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Human Rights and Justice in Islam

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Description: A glimpse at the foundations of human rights laid by Islam.

  • By islam-guide.com
  • Published on 08 Mar 2006
  • Last modified on 29 Mar 2011
  • Printed: 1548
  • Viewed: 56733 (daily average: 14)
  • Rating: 4.2 out of 5
  • Rated by: 65
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  • Commented on: 4

Islam provides many human rights for the individual.  The following are some of these human rights that Islam protects.

The life and property of all citizens in an Islamic state are considered sacred, whether a person is Muslim or not.  Islam also protects honor.  So, in Islam, insulting others or making fun of them is not allowed.  The Prophet Muhammad, may the mercy and blessings of God be upon him, said: “Truly your blood, your property, and your honor are inviolable.”[1]

Racism is not allowed in Islam, for the Quran speaks of human equality in the following terms:

“O mankind, We have created you from a male and a female and have made you into nations and tribes for you to know one another.  Truly, the noblest of you with God is the most pious.[2]  Truly, God is All-Knowing, All-Aware.” (Quran 49:13)

Islam rejects certain individuals or nations being favored because of their wealth, power, or race.  God created human beings as equals who are to be distinguished from each other only on the basis of their faith and piety.  The Prophet Muhammad said: “O people!  Your God is one and your forefather (Adam) is one.  An Arab is not better than a non-Arab and a non-Arab is not better than an Arab, and a red (i.e. white tinged with red) person is not better than a black person and a black person is not better than a red person,[3]  except in piety.”[4]

One of the major problems facing mankind today is racism.  The developed world can send a man to the moon but cannot stop man from hating and fighting his fellow man.  Ever since the days of the Prophet Muhammad, Islam has provided a vivid example of how racism can be ended.  The annual pilgrimage (Hajj) to Makkah shows the real Islamic brotherhood of all races and nations, when about two million Muslims from all over the world come to Makkah to perform the pilgrimage.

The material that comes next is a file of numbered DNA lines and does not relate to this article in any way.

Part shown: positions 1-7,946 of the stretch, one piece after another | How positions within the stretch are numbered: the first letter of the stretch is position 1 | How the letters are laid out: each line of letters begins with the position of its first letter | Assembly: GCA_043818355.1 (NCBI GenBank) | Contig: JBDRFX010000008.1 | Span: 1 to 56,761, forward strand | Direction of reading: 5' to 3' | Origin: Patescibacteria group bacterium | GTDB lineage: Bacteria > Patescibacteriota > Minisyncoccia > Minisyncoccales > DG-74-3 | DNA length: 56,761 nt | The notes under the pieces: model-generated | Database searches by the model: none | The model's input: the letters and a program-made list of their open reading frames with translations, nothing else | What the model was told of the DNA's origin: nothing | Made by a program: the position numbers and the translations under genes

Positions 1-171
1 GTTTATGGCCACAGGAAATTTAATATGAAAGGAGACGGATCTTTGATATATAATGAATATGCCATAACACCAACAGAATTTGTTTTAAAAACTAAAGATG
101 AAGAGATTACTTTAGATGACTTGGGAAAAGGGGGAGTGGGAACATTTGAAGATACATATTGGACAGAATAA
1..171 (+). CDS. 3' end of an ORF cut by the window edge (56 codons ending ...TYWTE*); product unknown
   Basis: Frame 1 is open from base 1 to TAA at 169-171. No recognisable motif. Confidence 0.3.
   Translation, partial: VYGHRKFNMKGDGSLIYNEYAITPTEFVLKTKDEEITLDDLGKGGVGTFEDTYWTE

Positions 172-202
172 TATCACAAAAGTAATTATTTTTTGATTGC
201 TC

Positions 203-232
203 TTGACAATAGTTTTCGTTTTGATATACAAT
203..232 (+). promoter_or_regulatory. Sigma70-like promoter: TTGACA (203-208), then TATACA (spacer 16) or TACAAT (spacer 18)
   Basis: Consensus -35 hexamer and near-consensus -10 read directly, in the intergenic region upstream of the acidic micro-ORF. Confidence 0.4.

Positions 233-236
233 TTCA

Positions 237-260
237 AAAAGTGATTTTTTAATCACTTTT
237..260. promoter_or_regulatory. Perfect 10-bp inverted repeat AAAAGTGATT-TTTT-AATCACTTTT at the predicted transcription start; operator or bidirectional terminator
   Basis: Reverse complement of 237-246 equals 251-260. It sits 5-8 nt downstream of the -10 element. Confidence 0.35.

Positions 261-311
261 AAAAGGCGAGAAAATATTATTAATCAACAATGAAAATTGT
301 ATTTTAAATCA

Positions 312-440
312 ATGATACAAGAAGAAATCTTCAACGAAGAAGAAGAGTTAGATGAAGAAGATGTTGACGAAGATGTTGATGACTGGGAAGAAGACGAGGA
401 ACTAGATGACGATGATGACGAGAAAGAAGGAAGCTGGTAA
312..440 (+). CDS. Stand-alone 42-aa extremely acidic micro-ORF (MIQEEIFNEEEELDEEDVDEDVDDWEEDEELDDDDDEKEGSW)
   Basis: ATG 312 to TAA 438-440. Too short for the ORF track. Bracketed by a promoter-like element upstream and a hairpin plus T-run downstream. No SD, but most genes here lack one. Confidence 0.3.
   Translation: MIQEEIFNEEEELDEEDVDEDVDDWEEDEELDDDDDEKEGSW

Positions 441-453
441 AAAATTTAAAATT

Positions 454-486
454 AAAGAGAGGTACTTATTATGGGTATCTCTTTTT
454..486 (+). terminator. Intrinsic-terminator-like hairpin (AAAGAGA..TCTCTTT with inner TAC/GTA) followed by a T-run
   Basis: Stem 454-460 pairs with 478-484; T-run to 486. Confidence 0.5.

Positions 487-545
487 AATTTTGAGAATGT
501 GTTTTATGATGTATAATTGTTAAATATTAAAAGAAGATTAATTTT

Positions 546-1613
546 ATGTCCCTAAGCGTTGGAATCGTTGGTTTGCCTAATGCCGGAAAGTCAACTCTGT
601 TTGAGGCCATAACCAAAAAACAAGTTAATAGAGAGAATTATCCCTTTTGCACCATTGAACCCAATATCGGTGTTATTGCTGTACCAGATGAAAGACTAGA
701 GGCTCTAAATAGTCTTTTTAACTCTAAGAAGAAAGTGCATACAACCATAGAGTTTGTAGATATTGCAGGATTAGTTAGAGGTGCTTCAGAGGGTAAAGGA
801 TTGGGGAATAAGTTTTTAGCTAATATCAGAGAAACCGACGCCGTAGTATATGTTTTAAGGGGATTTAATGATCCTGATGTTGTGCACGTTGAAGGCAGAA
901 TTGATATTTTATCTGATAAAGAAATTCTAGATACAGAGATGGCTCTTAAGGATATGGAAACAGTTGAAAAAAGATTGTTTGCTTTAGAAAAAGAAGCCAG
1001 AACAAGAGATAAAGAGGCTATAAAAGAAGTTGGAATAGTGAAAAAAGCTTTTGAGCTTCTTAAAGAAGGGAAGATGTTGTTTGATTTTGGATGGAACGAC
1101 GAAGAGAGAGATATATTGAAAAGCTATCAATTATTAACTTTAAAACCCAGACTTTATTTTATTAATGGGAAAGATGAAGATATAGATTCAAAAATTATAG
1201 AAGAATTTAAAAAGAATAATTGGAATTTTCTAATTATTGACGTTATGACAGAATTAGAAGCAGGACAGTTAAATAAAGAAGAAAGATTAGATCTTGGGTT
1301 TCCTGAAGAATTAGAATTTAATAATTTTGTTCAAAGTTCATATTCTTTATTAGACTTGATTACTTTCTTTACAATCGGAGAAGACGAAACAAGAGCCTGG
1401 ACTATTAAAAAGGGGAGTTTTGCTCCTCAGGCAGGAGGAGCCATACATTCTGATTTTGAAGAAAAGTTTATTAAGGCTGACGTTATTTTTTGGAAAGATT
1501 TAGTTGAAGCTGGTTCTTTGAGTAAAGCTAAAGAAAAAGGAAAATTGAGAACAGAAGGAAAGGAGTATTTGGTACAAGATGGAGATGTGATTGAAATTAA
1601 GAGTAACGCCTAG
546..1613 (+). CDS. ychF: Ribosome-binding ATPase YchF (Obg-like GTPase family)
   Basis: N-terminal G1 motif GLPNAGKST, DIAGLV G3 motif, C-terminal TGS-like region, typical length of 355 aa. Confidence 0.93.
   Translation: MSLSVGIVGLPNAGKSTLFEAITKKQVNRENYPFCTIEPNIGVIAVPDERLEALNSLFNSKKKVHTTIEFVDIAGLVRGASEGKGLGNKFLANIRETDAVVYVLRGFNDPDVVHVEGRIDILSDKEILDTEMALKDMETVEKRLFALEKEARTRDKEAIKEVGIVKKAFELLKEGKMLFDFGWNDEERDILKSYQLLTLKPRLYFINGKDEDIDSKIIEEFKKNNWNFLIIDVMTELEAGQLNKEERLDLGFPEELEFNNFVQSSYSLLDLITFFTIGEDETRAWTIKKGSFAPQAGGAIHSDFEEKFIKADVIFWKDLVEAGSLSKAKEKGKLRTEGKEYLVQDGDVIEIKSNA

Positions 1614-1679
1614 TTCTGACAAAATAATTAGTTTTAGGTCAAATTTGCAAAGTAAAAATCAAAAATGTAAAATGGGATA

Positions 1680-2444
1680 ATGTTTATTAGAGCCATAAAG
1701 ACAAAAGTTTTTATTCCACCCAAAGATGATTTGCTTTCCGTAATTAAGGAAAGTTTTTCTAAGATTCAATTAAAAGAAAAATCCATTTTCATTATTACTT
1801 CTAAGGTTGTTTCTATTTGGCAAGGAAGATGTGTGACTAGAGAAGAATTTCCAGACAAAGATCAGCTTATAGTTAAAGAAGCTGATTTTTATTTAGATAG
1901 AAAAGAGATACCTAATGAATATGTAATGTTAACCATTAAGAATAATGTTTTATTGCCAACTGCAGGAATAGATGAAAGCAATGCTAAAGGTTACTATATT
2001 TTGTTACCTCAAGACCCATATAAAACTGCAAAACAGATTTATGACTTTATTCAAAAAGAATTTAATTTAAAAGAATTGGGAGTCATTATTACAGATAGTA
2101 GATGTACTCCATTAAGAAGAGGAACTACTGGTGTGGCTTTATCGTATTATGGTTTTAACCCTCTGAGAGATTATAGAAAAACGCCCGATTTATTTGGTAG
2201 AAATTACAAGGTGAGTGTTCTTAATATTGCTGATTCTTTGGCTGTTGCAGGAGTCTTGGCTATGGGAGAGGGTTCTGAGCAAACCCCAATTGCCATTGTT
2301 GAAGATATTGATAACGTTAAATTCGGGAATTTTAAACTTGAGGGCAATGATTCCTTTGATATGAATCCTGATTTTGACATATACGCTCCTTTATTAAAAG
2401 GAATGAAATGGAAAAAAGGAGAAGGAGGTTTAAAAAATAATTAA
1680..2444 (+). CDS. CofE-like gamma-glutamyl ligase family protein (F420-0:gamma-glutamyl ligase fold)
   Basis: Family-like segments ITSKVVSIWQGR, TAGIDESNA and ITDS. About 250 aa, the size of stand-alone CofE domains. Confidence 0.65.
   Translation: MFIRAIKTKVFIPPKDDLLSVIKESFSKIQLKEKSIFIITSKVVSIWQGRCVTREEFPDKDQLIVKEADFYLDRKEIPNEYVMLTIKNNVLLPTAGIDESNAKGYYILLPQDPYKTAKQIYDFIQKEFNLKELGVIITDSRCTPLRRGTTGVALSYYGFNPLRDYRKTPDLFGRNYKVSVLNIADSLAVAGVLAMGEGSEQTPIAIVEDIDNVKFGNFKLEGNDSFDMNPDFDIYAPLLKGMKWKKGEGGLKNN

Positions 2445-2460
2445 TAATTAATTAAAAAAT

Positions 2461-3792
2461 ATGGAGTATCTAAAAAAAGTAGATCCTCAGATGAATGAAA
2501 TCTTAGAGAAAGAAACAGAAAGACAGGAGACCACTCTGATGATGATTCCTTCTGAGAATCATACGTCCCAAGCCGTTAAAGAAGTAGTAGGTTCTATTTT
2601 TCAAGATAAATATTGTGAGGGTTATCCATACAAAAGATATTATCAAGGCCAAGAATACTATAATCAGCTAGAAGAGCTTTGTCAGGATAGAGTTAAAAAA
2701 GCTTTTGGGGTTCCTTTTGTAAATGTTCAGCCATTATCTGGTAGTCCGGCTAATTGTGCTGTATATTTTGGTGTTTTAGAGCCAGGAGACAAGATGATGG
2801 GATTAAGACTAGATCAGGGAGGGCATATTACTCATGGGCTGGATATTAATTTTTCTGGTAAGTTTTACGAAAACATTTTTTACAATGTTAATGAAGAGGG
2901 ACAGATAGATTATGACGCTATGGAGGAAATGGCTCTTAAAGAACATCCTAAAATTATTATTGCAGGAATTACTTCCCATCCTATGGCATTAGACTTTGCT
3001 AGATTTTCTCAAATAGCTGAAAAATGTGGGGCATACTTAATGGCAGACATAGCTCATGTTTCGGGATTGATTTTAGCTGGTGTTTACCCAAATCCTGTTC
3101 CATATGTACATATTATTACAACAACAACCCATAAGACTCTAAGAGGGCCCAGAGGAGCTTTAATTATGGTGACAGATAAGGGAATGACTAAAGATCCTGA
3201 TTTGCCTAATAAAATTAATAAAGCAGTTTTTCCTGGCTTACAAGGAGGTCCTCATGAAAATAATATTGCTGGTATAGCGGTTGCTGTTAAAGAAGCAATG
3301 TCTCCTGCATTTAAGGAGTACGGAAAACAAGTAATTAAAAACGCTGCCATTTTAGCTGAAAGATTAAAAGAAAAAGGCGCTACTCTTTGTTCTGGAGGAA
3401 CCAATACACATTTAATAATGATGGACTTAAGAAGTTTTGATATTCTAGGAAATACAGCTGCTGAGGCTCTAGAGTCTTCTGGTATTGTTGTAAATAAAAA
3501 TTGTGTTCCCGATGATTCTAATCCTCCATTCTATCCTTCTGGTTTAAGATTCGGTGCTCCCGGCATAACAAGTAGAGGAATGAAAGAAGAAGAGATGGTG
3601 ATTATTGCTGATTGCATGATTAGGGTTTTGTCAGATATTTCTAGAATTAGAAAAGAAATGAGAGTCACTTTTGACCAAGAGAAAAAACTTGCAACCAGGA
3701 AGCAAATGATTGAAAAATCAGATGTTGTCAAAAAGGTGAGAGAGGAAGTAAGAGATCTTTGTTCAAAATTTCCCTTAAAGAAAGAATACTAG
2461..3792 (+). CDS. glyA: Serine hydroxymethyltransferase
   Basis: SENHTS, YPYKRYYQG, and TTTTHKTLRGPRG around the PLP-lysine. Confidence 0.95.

Islam is a religion of justice.  God has said:

“Truly God commands you to give back trusts to those to whom they are due, and when you judge between people, to judge with justice....” (Quran 4:58)

And He has said:

“...And act justly.  Truly, God loves those who are just.” (Quran 49:9)

We should even be just with those who we hate, as God has said:

“...And let not the hatred of others make you avoid justice.  Be just: that is nearer to piety....” (Quran 5:8)

The Prophet Muhammad said: “People, beware of injustice,[5]  for injustice shall be darkness on the Day of Judgment.”[6]

And those who have not gotten their rights (i.e. what they have a just claim to) in this life will receive them on the Day of Judgment, as the Prophet said: “On the Day of Judgment, rights will be given to those to whom they are due (and wrongs will be redressed)...”[7]



Footnotes:

[1] Narrated in Saheeh Al-Bukhari, #1739, and Mosnad Ahmad, #2037.

[2] A pious person is a believer who abstains from all kinds of sins, performs all good deeds that God commands us to do, and fears and loves God.

[3] The colors mentioned in this Prophetic saying are examples.  The meaning is that in Islam no one is better than another because of his color, whether it is white, black, red, or any other color.

[4] Narrated in Mosnad Ahmad, #22978.

[5] i.e. oppressing others, acting unjustly, or doing wrong to others.

[6] Narrated in Mosnad Ahmad, #5798, and Saheeh Al-Bukhari, #2447.

[7] Narrated in Saheeh Muslim, #2582, and Mosnad Ahmad, #7163.

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